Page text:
Stars in Their Eyes
The oft told story of Betsy Ross relates that George Washington, Robert Morris and George Ross visited her shop announcing themselves as a delegation on an errand from Congress. Mrs. Ross, a young widow, received an order from the three men to sew a flag made up of thirteen red and white stripes completed with a blue union in the upper corner containing thirteen white stars. Washington, of course, was the commanding General of the Continental Army. Morris, a wealthy man, was a leading member of the Continental Congress in Philadelphia, and George Ross was the uncle of Betsy’s late husband and an influential Colonial leader in the cause for American Independence.
The delegation produced a drawing of the flag showing the thirteen stars each with six points. Mrs. Ross suggested that a five pointed star would be better. The men, while agreeing, felt that a five pointed star would be more difficult to make. The young widow made a few quick folds on a piece of paper and with one snip of her scissors produced a perfect five pointed star. The men left her to her task and, according to the narrative, Betsy Ross made the first stars and stripes. A seemingly simple story, but there are many versions that add many details; however, our story is about the stars.
Many of the myriad of details recorded in the numerous versions of the Betsy Ross story had been attacked by critic as false. To be certain many details do run counter to accepted history; nevertheless it is the story of cutting a five pointed star which attracts some of the most scathing criticism.
Milo M. Quaife, a noted historian, argued “…the naïve conception, inherent in the entire story, that at a time when the life of the nation was hanging in the balance, men of the intellectual caliber and heavy responsibility of George Washington and Robert Morris would fritter away an afternoon in familiar discussion with an indigent seamstress over the trifling detail of how the stars in a flag should be cut and arranged exceeds the reasonable bounds of human credulity.”
Yet, there are other details which could support the story. Washington’s staff had without success repeatedly requested battle flags from Congress. Admittedly these were military flags or colors and not a flag for a new nation. Nevertheless, one type of flag desired by Washington was what we would now call a National Color, a flag to represent the combined Colonies. In early June of 1776 Washington did in fact visit the Continental Congress in Philadelphia. This was soon after the Siege of Boston where Washington outfoxed the British commanders and the Continental Army forced the British troops to board ships and evacuate Boston. It is not unreasonable to contend that, tired of Congresses’ inaction concerning his requests for flags, the Commander in Chief took Robert Morris in town and visited someone to make a flag as an example. Not a national flag, since adoption of the Declaration of Independence was still weeks in the future, but an example of what could be used as a flag or color that would represent the united colonies.
Quaife’s assertion that Washington would not waste his time talking to a woman, seems condescending and chauvinistic. Washington, who was known to take interest in minute details, had even designed his own uniform and concerned himself with rank insignia. If he wanted to know about flags, it is reasonable that he would visit a seamstress. If only in Philadelphia for a few short days, he would likely not delay by sending someone else.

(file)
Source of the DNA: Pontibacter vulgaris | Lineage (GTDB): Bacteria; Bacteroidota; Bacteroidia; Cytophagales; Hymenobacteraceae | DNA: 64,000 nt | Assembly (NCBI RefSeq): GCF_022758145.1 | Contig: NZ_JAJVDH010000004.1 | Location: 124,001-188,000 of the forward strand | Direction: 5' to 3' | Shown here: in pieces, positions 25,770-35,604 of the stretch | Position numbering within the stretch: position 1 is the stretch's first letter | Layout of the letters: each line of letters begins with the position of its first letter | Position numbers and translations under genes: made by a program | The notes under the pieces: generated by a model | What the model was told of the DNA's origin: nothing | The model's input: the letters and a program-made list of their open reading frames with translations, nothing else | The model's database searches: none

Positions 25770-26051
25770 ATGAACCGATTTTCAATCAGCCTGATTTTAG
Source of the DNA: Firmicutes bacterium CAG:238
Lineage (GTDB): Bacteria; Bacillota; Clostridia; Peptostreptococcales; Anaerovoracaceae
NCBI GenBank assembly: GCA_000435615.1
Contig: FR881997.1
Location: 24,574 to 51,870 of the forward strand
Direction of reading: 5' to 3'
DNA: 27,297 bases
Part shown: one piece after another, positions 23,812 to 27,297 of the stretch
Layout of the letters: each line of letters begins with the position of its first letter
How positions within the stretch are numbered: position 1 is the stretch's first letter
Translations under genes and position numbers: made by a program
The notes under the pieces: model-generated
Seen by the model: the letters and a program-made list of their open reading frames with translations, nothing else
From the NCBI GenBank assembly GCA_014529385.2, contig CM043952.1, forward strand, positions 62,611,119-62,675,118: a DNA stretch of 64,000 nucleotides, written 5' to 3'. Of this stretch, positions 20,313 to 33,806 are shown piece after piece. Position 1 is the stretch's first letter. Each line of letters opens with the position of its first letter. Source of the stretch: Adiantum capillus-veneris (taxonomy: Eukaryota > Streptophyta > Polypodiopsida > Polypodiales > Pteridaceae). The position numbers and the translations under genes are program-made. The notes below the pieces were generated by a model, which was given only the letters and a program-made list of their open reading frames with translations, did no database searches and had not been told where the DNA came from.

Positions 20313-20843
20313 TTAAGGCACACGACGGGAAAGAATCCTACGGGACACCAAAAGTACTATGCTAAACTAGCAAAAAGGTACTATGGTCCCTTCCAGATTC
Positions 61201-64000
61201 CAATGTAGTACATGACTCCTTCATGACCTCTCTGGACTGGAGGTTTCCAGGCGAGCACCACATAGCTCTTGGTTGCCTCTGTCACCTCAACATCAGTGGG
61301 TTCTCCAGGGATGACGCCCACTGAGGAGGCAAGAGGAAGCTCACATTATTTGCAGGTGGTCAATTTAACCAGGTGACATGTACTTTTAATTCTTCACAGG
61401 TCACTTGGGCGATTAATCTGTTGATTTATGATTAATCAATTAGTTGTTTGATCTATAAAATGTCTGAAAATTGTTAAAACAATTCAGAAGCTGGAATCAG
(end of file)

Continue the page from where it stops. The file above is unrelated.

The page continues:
Why would Betsy Ross bother her visitors about the number of points on a star? As Professor Marla Miller commented in her exhaustive volume Betsy Ross and the Making of America, Betsy Ross was not a designer, but a fabricator. Anyone who has made a U.S. flag with appliquéd stars knows that making the stars, cutting them out and sewing them in place is tedious and time consuming. Thirteen stripes are easy, but for a double appliquéd 13 star flag twenty-six stars are needed. While there are tricks modern flag makers use, Betsy Ross’ contemplation of cutting out thirteen six pointed stars would influence her to suggest anything that would shorten the task. If she knew a quilters trick to produce a five pointed star quickly, she would have understandably argued for that option. For the men, that may have not been an important detail. However, the details of how a star on a U.S. flag is made, is important today. Try making a flag with six points now, and complaints would multiply.
A folded piece of paper labeled “Betsy Ross Pattern for Stars–“ was found in an old locked safe that blown open in 1922 to reveal its contents. Owned by the Wetherills, a Free Quaker family including Betsy Ross’ business associates, the safe had been locked for many decades when it was finally opened. The folded paper is, to supporters of the Betsy Ross Legend, an artifact supporting the story. Does the pattern prove that Betsy Ross sewed the fist Stars and Stripes? No, but it does show how easily Betsy could have cut a star using one snip of her scissors.
Did Betsy Ross actually sew the first Stars and Stripes? Contemporary evidence does not support the story. On the other hand, nothing has been found to prove that someone else deserves the credit. Dr. Marla Miller suggests that there may be some truth in the central claim. It may be written in the stars.